In yet another embodiment, the processor 24 of the ADM 28 determines a primary spit event from a change in phase and a time difference between a first event and a second event. In another embodiment, the signal processor 24 measures a plurality of spit events over a fixed period of time, such as, for example one minute, and diagnoses a prevalent source of the arcs based on a frequency of spit events at the prevalent source or the source with the greater number of primary spits events recorded as shown in
The use of the ADM 28 on a CT scanner 2 allows for the immediate determination of faults or arcs at the anode 7 or anode tank 20, the cathode 6 or cathode tank 21, or the x-ray tube 3. The ADM 28 indirectly also diagnoses other parts of the CT scanner 2 by observing and recording different types of failures that diverge from the arc detection module 800 of the CT scanner. At least three different methods are contemplated. The first method illustrated in
A method 200 for detecting a defective element in a CT scanner 2 is described, the method comprising the steps of wrapping 201 a first 15 of at least three electrical conductors 15, 16, 17 of an arc detection module 28 having a power source 25, a signal processor 24 electrically connected to the power source 25 for energizing said signal processor 24, and at least three electrical conductors 15, 16, 17, each electrically connected to the signal processor 24 for reading an impedance-based signal 56 within at least one of the electrical conductors around a high-voltage power cable of an x-ray rotor 3 of a CT scanner 2 for reading an induced signal 205 at the high-voltage power cable of the x-ray tube 3, then wrapping 202 the second 16 of the at least three electrical conductors 15, 16, 17 around a high-voltage cable of an anode tank 20 of the x-ray tube 3 for reading 206 an induced signal at the high-voltage power cable of the anode tank 20, wrapping 203 the third 17 of the at least three electrical conductors 15, 16, 17 around a high-voltage cable at a cathode tank 21 of the x-ray tube 3 for reading an induced signal at the high-voltage cable at the cathode tank 21.
Next, the method includes the steps of energizing 204 the signal processor 24 for measuring 208 over a fixed length of time all of the induced signals (as shown by the arrows) of the at least three electrical conductors 15, 16, 17, and determining 209 if an event is a primary spit event or a secondary spit event by correlating a first induced signal with at least one subsequent induced signal and discarding any subsequent induced signals from a total spit count if a secondary spit event is a resonance of the primary spit event. Finally, the method includes the steps of adding 210 for the fixed length of time all of the primary spit events measured for each of the three electrical conductors 15, 16, 17 to determine the total spit event count for each of the x-ray tube 3, the cathode tank 20, and the anode tank 21, and associating 211 with the x-ray tube 3, the cathode tank 20, and the anode tank 21 having the greatest number of total spit events for the fixed length of time a status of defective element.
The second method is illustrated at
Next, the method 300 includes the steps of wrapping 302 the second 17 of the at least two electrical conductors 16, 17 around a high-voltage cable at a cathode tank 21 of the x-ray tube for reading an induced signal at the high voltage cable at the cathode tank 21, energizing 305 the signal processor 24 for measuring 306 over a fixed length of time, such as one minute, the induced signals 303, 304 at the at least two electrical conductors 16, 17, wherein a cascade 307 or a plurality of joint spit events are measured at both the first 16 and the second 17 electrical conductors, and a scanner arc detection module 800 of the CT scanner fails to measure any spit 309.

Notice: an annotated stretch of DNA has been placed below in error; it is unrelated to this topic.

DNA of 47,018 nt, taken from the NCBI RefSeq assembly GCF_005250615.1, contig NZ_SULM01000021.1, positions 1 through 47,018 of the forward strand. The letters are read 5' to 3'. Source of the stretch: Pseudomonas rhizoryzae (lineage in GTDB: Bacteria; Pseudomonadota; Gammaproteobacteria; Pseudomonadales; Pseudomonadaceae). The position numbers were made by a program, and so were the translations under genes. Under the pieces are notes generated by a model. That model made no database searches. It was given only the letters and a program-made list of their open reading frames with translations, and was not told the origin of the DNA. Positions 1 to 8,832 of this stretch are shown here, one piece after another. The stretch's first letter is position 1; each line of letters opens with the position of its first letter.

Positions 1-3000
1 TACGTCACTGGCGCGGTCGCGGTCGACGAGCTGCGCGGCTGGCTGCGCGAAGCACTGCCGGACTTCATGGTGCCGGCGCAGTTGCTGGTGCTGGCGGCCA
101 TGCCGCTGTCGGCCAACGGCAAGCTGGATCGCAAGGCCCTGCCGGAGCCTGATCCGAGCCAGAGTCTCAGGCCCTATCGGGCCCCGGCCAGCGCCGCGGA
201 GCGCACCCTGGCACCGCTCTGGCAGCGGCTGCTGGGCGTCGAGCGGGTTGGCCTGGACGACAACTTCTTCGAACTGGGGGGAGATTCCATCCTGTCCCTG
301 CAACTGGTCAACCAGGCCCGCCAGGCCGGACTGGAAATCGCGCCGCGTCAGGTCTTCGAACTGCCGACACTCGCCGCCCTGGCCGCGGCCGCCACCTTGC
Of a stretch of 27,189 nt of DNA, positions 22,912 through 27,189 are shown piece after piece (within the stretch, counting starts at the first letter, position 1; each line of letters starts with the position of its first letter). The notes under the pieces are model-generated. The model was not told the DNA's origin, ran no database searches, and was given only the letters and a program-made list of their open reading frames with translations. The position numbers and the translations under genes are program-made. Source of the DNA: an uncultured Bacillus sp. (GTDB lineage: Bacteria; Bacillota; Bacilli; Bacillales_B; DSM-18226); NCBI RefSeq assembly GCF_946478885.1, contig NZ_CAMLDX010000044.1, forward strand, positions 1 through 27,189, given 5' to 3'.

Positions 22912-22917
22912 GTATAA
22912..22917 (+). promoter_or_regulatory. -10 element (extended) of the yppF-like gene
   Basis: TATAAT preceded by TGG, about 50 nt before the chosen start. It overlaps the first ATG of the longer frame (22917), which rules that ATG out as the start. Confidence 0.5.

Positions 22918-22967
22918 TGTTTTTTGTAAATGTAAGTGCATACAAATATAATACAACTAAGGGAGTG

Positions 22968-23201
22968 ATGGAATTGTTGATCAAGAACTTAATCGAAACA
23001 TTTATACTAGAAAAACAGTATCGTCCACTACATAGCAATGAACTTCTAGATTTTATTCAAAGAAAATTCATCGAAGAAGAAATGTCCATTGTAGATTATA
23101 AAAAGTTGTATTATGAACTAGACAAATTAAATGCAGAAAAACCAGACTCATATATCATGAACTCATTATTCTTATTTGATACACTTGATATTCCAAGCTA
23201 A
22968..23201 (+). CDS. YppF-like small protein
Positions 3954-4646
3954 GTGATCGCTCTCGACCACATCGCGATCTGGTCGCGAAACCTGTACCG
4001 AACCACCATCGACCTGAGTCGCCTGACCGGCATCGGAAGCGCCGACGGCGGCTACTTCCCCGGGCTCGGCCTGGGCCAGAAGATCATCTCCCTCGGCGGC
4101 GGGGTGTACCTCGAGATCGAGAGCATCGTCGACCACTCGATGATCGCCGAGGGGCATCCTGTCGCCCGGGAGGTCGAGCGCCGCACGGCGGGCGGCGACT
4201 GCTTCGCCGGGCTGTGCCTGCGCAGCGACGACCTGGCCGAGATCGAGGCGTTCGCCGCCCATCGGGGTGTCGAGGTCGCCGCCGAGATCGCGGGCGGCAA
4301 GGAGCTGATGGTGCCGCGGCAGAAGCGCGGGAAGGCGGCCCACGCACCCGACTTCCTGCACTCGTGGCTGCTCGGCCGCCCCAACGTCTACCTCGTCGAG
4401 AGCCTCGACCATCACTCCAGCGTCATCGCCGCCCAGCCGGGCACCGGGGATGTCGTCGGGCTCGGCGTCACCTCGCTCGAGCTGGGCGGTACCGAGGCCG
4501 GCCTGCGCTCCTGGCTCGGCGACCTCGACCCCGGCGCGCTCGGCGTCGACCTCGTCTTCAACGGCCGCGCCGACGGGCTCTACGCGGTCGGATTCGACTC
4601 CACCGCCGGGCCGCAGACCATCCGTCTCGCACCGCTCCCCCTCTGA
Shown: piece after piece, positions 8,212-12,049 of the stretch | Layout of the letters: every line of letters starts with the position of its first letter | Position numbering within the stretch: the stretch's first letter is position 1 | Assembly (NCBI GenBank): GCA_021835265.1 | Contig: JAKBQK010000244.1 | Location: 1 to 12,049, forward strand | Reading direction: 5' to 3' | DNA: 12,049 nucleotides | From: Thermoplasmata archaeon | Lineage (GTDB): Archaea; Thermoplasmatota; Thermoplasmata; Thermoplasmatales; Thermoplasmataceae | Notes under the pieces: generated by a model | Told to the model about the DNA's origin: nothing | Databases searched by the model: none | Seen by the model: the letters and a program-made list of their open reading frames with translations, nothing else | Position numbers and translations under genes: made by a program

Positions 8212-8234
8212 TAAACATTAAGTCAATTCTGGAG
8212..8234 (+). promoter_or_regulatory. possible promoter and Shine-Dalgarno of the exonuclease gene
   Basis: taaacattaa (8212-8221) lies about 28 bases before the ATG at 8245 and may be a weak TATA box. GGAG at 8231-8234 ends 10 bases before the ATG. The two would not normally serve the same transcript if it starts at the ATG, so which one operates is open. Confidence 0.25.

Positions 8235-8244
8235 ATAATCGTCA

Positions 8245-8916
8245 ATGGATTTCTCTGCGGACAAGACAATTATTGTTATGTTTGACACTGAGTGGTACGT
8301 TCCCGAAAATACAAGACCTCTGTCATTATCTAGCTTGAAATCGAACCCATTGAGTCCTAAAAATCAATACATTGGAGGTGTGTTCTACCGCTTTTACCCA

In another embodiment, the AMD 28, like the above-described method, includes at least three electrical conductors 15, 16, 17, each electrically connected to the signal processor 24 for reading an impedance-based signal, and the third electrical conductor 15 is wrapped around a high-voltage power cable of an x-ray rotor 3 of a CT scanner for reading an induced signal at the high-voltage power cable of the x-ray tube 3, and wherein no spit event is measured at the third electrical conductor 15.
A third method is illustrated at
Next, the method includes the steps of energizing 407 the signal processor 24 for measuring over a fixed length of time all of the induced signals 402, 404, 406 at the at least three electrical conductors 15, 16, 17, wherein a continuous string 409 of induced signals is read in the first electrical conductor 15 and wherein a scanner arc detection module 800 of the CT scanner 2 fails to measure any spit 410 at the x-ray tube 3.
Persons of ordinary skill in the art appreciate that although the teachings of the disclosure have been illustrated in connection with certain embodiments and methods, there is no intent to limit the invention to such embodiments and methods. On the contrary, the intention of this disclosure is to cover all modifications and embodiments falling fairly within the scope the teachings of the disclosure.
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|JP2004259504A||Title not available|
|1||*||Genesis Medical Imaging,Inc. news release on Dec. 2007 (pdf file attached ).|
|2||*||Partial Translation of JP 2004-259504 ,two pages,PDF file attached.|
|U.S. Classification||324/525, 378/4, 324/536|
|Cooperative Classification||A61B6/4488, A61B6/032, G01R31/088, G01R31/1272, G01R31/086, A61B6/56|
|Feb 20, 2009||AS||Assignment|
Owner name: GENESIS MEDICAL IMAGING, INC., ILLINOIS
Free format text: ASSIGNMENT OF ASSIGNORS INTEREST;ASSIGNOR:BRACH, WILLIAM E.;REEL/FRAME:022291/0379
Effective date: 20090220
|Aug 1, 2013||AS||Assignment|
Owner name: GENESIS OPCO, LLC, ILLINOIS
Free format text: MERGER;ASSIGNOR:GENESIS MEDICAL IMAGING, INC.;REEL/FRAME:030925/0995
Effective date: 20121227
|Aug 2, 2013||AS||Assignment|
Owner name: U.S. BANK NATIONAL ASSOCIATION, AS ADMINISTRATIVE
Free format text: SECURITY AGREEMENT;ASSIGNOR:GENESIS OPCO, LLC;REEL/FRAME:030938/0738
Effective date: 20130731
|Jul 24, 2015||REMI||Maintenance fee reminder mailed|
|Dec 13, 2015||LAPS||Lapse for failure to pay maintenance fees|
|Feb 2, 2016||FP||Expired due to failure to pay maintenance fee|
Effective date: 20151213